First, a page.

June 15, 2024


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Report: Hardware still accounts for biggest portion of IT spending


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In 2022, businesses will modernize IT infrastructure and update client devices to support the workforce in our increasingly hybrid world.

Computer hardware is an integral part of our lives, especially in the modern workplace, and Spiceworks Ziff Davis (SWZD) finds that it still accounts for the largest portion of overall tech spending, at 30% of overall IT budgets. 

This report dives into future and historical hardware data from SWZD’s State of IT, sharing previously unpublished data to offer even deeper insights into laptop, desktop and server trends it’s observed over the past several years. The survey highlights tech adoption plans that reveal spending shifts and opportunities for vendors as businesses modernize tech infrastructure to prepare for a hybrid future. 

Bar graph. Planned adoption of processors powering on-prem servers (within two years). Intel is the highest at 88%, AMD at 61%, IBM at 51%, and ARM at 43%.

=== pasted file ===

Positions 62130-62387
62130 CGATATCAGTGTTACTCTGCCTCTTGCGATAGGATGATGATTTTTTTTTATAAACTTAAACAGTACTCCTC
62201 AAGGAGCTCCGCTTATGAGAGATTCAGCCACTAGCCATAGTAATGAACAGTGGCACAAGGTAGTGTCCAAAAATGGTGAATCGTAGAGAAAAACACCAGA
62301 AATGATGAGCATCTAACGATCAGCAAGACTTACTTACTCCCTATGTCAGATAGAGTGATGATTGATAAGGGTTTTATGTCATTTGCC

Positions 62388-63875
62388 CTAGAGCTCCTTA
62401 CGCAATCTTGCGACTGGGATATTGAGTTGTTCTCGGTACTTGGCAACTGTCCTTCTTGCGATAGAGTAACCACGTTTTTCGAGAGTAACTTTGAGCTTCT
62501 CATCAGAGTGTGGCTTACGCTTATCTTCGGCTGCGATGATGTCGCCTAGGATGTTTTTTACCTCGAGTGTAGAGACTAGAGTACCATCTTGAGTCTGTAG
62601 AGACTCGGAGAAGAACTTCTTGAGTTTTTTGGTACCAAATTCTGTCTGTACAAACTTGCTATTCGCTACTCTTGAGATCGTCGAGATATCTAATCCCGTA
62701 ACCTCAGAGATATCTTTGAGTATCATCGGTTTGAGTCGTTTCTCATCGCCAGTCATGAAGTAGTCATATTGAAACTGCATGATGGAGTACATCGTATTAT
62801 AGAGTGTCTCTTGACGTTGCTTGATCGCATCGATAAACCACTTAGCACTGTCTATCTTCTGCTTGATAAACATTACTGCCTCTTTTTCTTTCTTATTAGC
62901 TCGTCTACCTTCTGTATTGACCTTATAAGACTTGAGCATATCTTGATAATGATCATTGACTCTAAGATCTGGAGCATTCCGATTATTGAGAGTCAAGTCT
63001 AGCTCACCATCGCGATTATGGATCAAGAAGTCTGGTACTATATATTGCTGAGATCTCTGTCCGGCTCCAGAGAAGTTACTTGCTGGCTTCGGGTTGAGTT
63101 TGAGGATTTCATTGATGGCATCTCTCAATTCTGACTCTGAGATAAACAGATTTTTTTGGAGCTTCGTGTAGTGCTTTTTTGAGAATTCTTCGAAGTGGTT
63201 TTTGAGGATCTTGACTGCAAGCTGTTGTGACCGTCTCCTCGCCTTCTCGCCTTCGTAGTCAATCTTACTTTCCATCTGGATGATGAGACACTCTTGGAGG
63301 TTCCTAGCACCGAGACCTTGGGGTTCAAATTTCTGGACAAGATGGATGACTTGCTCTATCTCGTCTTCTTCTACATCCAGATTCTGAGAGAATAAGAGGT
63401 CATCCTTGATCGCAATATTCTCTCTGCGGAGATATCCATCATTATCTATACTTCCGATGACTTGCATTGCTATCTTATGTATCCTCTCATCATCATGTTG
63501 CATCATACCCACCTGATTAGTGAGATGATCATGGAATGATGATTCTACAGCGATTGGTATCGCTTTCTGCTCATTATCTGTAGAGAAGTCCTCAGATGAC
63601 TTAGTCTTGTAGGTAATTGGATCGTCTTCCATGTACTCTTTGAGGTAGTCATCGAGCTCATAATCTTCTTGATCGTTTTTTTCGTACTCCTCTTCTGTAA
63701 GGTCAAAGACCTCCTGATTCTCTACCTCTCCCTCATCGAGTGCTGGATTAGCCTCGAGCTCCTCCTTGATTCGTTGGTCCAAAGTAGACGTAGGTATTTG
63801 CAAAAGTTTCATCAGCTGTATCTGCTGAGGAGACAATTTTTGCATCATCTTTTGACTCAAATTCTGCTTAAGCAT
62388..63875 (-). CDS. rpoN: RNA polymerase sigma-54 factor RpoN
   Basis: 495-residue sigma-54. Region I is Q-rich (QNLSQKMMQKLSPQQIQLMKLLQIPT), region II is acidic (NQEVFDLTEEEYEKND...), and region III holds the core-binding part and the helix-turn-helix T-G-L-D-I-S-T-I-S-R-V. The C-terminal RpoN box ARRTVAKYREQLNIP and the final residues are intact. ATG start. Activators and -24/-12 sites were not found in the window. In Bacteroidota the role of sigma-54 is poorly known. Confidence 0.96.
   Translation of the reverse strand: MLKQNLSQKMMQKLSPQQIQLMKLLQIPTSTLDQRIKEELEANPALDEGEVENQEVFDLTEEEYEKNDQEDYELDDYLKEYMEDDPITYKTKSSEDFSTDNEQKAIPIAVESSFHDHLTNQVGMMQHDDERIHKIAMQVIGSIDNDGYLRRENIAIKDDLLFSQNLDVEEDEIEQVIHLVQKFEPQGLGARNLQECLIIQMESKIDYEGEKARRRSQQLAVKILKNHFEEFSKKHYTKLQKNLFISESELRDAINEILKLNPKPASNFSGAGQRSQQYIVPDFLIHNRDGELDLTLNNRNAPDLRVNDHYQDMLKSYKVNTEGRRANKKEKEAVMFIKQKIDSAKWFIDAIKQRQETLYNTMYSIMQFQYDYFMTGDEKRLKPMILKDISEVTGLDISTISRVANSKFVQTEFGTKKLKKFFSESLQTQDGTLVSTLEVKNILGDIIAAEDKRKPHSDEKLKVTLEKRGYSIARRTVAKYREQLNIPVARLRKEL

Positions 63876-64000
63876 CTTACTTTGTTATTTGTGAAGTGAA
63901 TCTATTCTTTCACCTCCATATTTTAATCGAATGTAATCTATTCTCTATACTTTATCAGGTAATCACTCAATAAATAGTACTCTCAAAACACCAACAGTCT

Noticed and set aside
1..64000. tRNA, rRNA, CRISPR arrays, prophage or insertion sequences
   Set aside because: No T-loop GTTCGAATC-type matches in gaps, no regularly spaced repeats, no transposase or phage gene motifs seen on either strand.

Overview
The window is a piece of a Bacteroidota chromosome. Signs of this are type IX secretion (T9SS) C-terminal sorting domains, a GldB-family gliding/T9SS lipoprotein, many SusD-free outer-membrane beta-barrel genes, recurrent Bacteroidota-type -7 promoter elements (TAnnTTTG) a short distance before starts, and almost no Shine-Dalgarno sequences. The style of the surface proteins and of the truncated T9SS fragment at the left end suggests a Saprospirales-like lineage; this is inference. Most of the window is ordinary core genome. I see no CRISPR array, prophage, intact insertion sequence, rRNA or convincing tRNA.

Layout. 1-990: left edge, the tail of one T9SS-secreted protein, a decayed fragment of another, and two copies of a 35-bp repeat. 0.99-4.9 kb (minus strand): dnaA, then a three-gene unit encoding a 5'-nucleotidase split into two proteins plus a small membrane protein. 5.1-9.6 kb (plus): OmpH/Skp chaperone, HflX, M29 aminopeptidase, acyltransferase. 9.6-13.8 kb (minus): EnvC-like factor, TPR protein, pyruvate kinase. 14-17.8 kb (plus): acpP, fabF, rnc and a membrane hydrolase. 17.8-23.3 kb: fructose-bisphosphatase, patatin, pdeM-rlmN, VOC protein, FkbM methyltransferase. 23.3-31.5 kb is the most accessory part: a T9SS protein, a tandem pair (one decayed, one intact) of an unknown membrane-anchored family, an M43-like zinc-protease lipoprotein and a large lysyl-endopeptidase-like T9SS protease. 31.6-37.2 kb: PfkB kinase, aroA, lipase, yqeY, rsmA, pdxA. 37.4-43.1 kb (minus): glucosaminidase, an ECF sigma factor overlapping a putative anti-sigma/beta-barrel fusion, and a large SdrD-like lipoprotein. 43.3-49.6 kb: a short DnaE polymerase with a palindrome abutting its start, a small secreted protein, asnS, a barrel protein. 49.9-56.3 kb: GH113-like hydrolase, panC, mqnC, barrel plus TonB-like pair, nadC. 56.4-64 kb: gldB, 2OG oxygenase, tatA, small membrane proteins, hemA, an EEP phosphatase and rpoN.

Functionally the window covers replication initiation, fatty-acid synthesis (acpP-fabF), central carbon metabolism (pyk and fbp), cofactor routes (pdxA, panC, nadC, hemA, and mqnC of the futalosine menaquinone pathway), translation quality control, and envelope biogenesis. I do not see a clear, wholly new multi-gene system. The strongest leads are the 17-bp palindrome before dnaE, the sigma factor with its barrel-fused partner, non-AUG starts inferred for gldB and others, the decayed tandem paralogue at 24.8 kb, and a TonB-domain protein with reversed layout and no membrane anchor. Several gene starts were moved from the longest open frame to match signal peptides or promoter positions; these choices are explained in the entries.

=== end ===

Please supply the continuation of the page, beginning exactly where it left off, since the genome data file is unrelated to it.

Driven by the shift to remote work which places a premium on portable computing devices, companies plan to spend significantly more on laptops than on desktops — 19% of hardware budgets vs. 14%, respectively.

In server rooms around the world, on-premises infrastructure will evolve by offering greater performance and growing more intertwined with public clouds. For example, fast solid-state drives (SSDs) continue to gain traction as businesses look to alleviate storage bottlenecks associated with legacy hard drives. Already, 55% of businesses use SATA SSDs in on-premises servers. Within two years, most IT departments plan to equip servers with even faster flash storage in the form of SAS SSDs (56%) and still faster NVMe SSD drives (53%).

As more workloads run in AWS or Azure to support the remote workforce, on-premises infrastructure will evolve to integrate more seamlessly with public clouds, offering organizations more resilience and the flexibility to run workloads wherever it makes the most sense. The report indicates that within two years, most businesses (54%) will integrate physical servers with a public cloud. More than one-third of companies (37%) will take it a step further by using consumption-based “as-a-service” billing, which simplifies building hybrid clouds by aligning technology stacks and by bringing the cloud payment model to on-premises infrastructure.

For its survey, SWZD included responses from 1,145 IT buyers in organizations across North America and Europe.

Read the full report by SWZD.

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